Spring has sprung and that means its time to start enjoying beautiful fresh spring produce.


Also known as rockmelon, cantaloupe has a hard textured skin and sunny pastel orange flesh and seeds. The flesh is juicy but has an almost creamy texture and sweet taste.

This low calorie fruit is a great source of vitamin A and C for healthy skin, and antioxidants to strengthen your immune system.

When looking to buy cantaloupe look for a sweet smelling, heavy fruit. Ripen at room temperature and once cut you can keep in the fridge for up to three days.

Even though you wont be eating it, it’s a good idea to thoroughly rinse the skin of the cantaloupe just before eating, as it can be home to bacteria. To prepare, cut open, remove the seeds and cut off the skin. Then slice into whatever sizes you need.

Cantaloupes make a sweet snack served plain with honey, in a fruit salad or refreshing gelato. It also pairs perfectly with the savoury flavours of prosciutto and goats cheese, which is great for canapés or salads.


Ginger has been used for centuries in Chinese medicine to aid digestion, reduce nausea relating to travel or morning sickness, lower blood pressure, and treat flu symptoms.

This knobbly root vegetable has a strong distinctive spicy flavour and not much is needed to infuse a dish with exotic flavour. Because ginger is generally eaten in such small amounts, it does not really provide significant quantities of nutrients. However, it does contain effective anti-inflammatory and antioxidant compounds.

To prepare fresh ginger, peel off the skin and then slice or grate the flash. You can also buy powdered ginger, which can be great for baked good as it disperses more easily into the mixture.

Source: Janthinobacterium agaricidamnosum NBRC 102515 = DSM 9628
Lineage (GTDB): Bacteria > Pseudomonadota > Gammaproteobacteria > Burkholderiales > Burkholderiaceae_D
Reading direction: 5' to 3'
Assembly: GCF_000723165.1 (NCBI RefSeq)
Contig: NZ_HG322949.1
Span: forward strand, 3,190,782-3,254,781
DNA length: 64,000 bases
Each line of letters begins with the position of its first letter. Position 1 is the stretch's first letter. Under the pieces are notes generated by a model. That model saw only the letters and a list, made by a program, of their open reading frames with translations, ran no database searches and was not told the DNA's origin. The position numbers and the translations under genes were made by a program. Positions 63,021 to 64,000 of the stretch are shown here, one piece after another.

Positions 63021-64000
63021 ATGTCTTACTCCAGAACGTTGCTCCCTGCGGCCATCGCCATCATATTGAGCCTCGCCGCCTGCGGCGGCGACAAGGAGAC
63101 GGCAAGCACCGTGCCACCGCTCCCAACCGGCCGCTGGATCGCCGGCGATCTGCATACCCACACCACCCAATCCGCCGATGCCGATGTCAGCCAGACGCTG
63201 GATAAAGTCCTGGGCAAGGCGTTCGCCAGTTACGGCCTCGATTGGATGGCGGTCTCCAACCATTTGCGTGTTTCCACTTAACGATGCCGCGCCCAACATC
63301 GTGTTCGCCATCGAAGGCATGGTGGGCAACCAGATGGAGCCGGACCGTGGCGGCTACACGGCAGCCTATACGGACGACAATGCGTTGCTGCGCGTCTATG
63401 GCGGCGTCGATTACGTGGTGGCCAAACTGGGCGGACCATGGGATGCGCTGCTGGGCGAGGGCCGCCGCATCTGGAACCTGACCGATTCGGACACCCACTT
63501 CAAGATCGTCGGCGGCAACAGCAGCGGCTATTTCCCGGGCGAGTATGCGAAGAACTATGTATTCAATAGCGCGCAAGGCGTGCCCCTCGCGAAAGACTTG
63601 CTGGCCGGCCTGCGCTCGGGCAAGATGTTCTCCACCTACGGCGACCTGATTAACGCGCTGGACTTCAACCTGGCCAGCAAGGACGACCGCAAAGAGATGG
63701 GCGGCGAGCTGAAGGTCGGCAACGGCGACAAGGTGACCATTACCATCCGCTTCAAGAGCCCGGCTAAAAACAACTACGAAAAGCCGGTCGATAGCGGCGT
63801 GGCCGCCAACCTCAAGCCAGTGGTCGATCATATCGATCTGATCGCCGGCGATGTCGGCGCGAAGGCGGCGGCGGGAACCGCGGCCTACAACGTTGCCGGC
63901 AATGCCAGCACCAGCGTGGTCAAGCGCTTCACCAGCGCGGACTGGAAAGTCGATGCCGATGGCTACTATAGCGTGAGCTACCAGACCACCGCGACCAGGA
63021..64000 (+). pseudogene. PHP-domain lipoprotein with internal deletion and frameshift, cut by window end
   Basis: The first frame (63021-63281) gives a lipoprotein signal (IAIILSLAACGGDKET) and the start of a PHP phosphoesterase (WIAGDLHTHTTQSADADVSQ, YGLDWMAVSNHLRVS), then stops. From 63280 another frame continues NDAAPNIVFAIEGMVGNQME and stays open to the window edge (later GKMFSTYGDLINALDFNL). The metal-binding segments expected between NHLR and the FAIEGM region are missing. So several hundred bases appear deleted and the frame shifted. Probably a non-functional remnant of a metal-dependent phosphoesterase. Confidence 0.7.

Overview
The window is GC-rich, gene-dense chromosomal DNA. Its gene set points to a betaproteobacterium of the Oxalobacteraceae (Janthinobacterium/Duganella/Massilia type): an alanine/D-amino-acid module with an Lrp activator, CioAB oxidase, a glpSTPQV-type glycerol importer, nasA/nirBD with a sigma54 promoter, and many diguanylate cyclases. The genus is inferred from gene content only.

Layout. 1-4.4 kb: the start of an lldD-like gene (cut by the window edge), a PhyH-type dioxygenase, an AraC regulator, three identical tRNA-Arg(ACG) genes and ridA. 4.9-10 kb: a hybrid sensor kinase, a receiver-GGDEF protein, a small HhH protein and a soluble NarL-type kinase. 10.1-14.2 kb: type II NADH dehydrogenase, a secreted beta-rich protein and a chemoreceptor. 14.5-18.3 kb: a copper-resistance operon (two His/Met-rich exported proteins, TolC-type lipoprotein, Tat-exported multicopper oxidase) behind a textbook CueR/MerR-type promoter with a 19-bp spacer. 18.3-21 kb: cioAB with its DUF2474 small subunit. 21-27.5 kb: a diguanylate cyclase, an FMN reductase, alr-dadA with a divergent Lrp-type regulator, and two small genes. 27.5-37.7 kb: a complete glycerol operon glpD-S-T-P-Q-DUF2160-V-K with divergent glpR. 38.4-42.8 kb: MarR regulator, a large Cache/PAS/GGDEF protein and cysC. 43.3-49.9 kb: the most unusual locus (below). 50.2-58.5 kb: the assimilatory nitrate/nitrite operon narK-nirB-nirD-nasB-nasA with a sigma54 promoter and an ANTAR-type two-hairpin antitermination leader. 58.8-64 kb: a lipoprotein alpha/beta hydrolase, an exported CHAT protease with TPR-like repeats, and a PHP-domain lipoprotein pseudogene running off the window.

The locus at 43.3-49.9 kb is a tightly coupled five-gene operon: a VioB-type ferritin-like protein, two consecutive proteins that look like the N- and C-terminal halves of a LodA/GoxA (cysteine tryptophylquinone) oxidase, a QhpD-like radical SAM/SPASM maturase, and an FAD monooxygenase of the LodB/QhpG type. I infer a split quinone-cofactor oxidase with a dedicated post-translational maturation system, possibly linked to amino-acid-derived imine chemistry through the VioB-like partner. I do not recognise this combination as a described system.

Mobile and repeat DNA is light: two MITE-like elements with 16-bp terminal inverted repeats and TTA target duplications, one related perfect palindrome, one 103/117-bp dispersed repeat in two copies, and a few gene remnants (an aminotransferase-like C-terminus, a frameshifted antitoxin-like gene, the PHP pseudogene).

Use ginger to add fragrant flavour to Asian stir-fry’s and Indian curries, or desserts such as chocolate cake and of course gingerbread cookies. Ginger also packs a nutritional hit for your morning juice and adds great flavour to cocktails or hot chocolate.


The beautiful armored exterior of the artichoke makes it just as desirable as a striking centerpiece as a delectable dish! This could be because artichokes are not actually vegetables at all, but a flowering plant from the thistle family. Artichokes have several layers of tough, fibrous outer petals, pale inner petals, a fury inedible ‘choke’ and a tender savoury sweet heart.

Artichokes are a great source of soluble fibre, which helps maintain good bowel health, and vitamin K and C for a healthy heart and bones.

You can remove the artichoke heart to cook separately, but if you want to keep the visual impact of the whole artichoke, simply slice off the top quarter and then snip off the ends of the tough outer petals to remove any thorns. Then you can steam or roast the whole artichoke, and remove the outer leaves once served.

The subtle flavours of artichoke are a great addition to creamy risottos and dips, or simply served as a side dish. For a simple starter, bake artichoke hearts in plain yoghurt and serve with crusty bread.